MAMP / MySQL config notes for ‘Repair with keycache’ and table metadata lock

Problem: MySQL taking forever to load some large data dumps. Forever or longer.

“mysql> show processlist;” shows it wedged at “Repair with keycache” and “Waiting for table metadata lock”.

According to a handy Stack Overflow article, this is a known and dreaded condition, which can be addressed by making sure tmp dir has plenty of space, and increasing size of myisam_max_sort_file_size from 2G (2146435072) to 30G (32212254720). Using MAMP 1.9.6 it took some more digging to find out how to add a local my.cnf settings file for MySQL. This now lives in /Applications/MAMP/conf/my.cnf (I added into [mysqld] section a line saying ‘myisam_max_sort_file_size = 30G’ (or there-abouts). Shut down the MySQL server, create that my.cnf and restart; then confirm it read your config using ‘show variables’.

Does this work? Well I don’t know yet. But enough times I’ve searched around before and found my own notes, that I thought I should at least write this much down for my future self to find :)

Update: it worked. A data import that took 2+ weeks (before I gave up) now runs in a few hours. After the bulk of the data was imported, we see ‘Repair by sorting’ in ‘show processlist’ for a while (couple of hours for 15 million records, in my case). This is, as promised, faster than ‘Repair with keycache’. I’ve done this on two machines now (with the same data); on one of them I did notice some ‘Waiting for table metadata lock’ processes in the list, but it still successfully completed overnight.

Be your own twitter: microblog platform and

The microblogging platform is as open as you could hope for. That elusive trinity: open source; open standards; and open content.

The project is led by Evan Prodromou (evan) of Wikitravel fame, whose company just launched, “an open microblogging service” built with Laconica. These are fast gaining feature-parity with twitter; yesterday we got a “replies” tab; this morning I woke to find “search” working. Plenty of interesting people have  signed up and grabbed usernames. Twitter-compatible tools are emerging.

At first glance this might look the typical “clone” efforts that spring up whenever a much-loved site gets overloaded.‘s success is certainly related to the scaling problems at Twitter, but it’s much more important than that. Looking at FriendFeed comments about has sometimes been a little depressing: there is too often a jaded, selfish “why is this worth my attention?” tone. But they’re missing something. Dave Winer wrote a “how to think about” post recently; worth a read, as is the ever-wise Edd Dumbill on “Why identica is important”. This project deserves your attention if you value Twitter, or if you care about a standards-based decentralised Social Web.

I have a testbed copy at (I’ve been collecting notes for Laconica installations at Dreamhost). It is also federated. While there is support for XMPP (an IM interface) the main federation mechanism is based on HTTP and OAuth, using the spec. Laconica supports OpenID so you can play  without needing another password. But the OpenID usage can also help with federation and account matching across the network.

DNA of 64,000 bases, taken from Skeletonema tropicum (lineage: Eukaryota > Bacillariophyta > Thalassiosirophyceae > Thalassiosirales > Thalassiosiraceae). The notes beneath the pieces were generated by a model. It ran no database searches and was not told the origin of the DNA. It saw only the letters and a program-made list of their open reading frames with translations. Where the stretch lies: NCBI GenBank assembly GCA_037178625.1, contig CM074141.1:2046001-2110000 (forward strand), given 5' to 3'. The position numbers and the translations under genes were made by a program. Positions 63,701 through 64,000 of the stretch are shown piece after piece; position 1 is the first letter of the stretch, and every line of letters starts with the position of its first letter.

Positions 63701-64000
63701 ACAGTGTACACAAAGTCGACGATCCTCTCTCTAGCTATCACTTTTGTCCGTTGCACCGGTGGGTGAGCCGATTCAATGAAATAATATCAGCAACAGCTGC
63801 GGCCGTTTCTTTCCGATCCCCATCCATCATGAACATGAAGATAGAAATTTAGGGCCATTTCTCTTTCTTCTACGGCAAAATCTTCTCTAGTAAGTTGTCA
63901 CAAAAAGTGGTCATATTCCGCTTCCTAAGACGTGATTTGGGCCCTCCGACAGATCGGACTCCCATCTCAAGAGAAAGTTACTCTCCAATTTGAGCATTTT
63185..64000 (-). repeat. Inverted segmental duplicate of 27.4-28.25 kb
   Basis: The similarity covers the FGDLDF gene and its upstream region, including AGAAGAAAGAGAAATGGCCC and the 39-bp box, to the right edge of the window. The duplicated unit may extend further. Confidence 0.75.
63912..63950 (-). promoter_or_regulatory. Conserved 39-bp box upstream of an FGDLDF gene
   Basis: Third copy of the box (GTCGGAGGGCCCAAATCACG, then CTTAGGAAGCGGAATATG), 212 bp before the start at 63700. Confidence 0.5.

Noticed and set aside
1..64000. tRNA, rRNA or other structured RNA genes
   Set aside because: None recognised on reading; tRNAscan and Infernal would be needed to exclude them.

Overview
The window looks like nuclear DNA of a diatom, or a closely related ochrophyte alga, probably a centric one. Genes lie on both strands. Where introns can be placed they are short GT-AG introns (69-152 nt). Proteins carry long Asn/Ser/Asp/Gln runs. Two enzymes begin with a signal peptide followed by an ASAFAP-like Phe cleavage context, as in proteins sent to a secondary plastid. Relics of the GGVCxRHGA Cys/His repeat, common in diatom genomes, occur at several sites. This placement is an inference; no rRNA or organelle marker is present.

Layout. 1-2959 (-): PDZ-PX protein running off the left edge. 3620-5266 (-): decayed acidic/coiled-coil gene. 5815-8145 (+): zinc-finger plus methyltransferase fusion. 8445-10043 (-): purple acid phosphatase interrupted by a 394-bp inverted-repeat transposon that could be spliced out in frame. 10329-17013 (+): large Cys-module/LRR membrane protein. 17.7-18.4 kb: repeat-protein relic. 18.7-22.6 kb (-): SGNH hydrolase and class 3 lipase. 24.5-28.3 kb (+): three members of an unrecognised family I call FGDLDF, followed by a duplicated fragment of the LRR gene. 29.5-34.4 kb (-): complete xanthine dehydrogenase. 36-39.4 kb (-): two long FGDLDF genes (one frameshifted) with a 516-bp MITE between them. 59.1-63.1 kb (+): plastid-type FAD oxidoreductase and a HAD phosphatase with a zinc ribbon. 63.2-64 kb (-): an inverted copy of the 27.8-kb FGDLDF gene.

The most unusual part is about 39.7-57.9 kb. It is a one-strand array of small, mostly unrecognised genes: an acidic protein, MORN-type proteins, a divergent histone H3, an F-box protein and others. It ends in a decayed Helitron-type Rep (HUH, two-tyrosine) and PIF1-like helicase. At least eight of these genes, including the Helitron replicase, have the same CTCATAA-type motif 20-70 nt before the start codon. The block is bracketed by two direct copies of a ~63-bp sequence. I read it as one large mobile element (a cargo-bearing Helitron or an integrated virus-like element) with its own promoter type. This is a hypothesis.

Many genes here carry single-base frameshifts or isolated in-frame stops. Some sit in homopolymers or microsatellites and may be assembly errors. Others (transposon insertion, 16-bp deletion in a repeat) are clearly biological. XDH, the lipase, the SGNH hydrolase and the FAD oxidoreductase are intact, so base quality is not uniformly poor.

Laconica (and the install) support FOAF by providing a FOAF files  – data that is being indexed already by Google’s Social Graph API. For eg. see  my FOAF; and a search of Google SGAPI for my account.  It is in PHP (and MySQL) – hacking on FOAF consumer code using ARC is a natural step. If anyone is interested to help with that, talk to me and to Evan (and to Bengee of course).

Laconica encourages everyone to apply a clear license to their microblogged posts; the initial install suggests Creative Commons Attribution 3. Other options will be added. This is important, both to ensure the integrity of this a system where posts can be reliably federated, but also as part of a general drift towards the opening up of the Web.

Imagine you are, for example, a major media content owner, with tens of thousands of audio, video, or document files. You want to know what the public are saying about your stuff, in all these scattered distributed Social Web systems. That is just about do-able. But then you want to know what you can do with these aggregated comments. Can you include them on your site? Horrible problem! Who really wrote them? What rights have they granted? The OpenID/CC combination suggests a path by which comments can find their way back to the original publishers of the content being discussed.

I’ve been posting a fair bit lately about OAuth, which I suspect may be even more important than OpenID over the next couple of years. OAuth is an under-appreciated technology piece, so I’m glad to see it being used nicely for Laconica. Laconica installations allow you to subscribe to an account from another account elsewhere in the Web. For example, if I am logged into my testbed site at and I visit, I’ll get an option to (remote-)subscribe. There are bugs and usability problems as of right now, but the approach makes sense: by providing the url of the remote account, can bounce me over to foaf2foaf which will ask “really want to subscribe to Libby? [y/n]“, setting up API permissioning for cross-site data flow behind the scenes.